New York: India extended 'soft loans' worth USD 2 billion for projects in Central Africa, India's Permanent Representative to UN, Ambassador Ruchira Kamboj on Thursday, as she underscored the cordial and friendly bilateral relations of New Delhi with the region.

"India has cordial and friendly bilateral relations with countries in Central Africa. We have enhanced our diplomatic presence in the region. Our development assistance and coordination has been steadfast," ambassador Kamboj said during the UNSC briefing on UNOCA/LRA (UN Regional Office for Central Africa/Lord's Resistance Army).

"We have extended 'soft loans' worth USD 2 billion for projects in agriculture, transport, power and water supply to countries in the region," she added.

India's top ambassador at the UN said the country's Duty-Free Tariff Preference (DFTP) Scheme is also applicable to several Central African countries. She assured that India will continue to engage proactively with countries in Central Africa to further peace, security and development for its people.

In her address, Kamboj noted that the political developments in the countries of the Central African region have been positive, marked by electoral processes, regular exchanges and collaboration between countries.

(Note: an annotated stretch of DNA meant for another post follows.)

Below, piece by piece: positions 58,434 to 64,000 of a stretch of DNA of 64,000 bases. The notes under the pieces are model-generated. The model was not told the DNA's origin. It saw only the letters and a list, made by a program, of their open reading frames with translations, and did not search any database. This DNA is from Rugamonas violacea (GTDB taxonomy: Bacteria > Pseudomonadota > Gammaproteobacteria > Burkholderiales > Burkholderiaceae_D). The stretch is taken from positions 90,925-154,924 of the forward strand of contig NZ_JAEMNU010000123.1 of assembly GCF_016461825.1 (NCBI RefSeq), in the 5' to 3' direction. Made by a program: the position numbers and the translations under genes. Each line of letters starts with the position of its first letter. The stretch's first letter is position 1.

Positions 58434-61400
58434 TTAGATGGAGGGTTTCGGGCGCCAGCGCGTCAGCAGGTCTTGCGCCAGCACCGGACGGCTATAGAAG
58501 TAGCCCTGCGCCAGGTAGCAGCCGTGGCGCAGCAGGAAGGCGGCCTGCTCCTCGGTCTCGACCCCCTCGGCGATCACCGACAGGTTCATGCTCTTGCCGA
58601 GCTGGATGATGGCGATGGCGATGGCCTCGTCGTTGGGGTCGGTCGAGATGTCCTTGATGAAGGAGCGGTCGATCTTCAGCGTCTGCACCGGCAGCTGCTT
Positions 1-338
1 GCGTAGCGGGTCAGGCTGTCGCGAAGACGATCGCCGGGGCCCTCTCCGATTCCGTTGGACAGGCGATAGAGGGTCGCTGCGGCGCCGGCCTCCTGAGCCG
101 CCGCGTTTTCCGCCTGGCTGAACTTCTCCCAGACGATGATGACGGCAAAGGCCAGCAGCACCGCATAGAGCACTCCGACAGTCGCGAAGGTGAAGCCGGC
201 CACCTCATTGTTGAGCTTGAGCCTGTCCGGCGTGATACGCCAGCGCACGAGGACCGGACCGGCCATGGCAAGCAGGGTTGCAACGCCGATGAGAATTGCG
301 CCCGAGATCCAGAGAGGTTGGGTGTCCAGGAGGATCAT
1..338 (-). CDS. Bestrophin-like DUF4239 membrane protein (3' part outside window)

The Indian envoy underlined that the socio-economic and humanitarian situation in the Central African region portrays multi-dimensional challenges, underpinned by historical injustices and exacerbated by developmental challenges.

"The impact of COVID-19 pandemic, and now the protracted Ukraine conflict, are reversing the hard-won developmental gains thus far. With rise in prices of essential commodities and shortages of food, fuel, and fertilizers, basic needs have come under duress," she added.

During her address, ambassador Kamboj also condemned terrorism perpetrated by Boko Haram in Cameroon and the Lake Chad basin.

"We commend the role played by the Multinational Joint Task Force in countering Boko Haram and affiliated terror groups. This exemplifies a point we often make about the need for well-coordinated and well-equipped regional strategies to deal with terrorism in Africa," she said.

"Downplaying the impact of terrorism on the security of region and overplaying other factors impinging on regional peace will only serve to distort our understanding of the problem and, in turn, our responses," she added.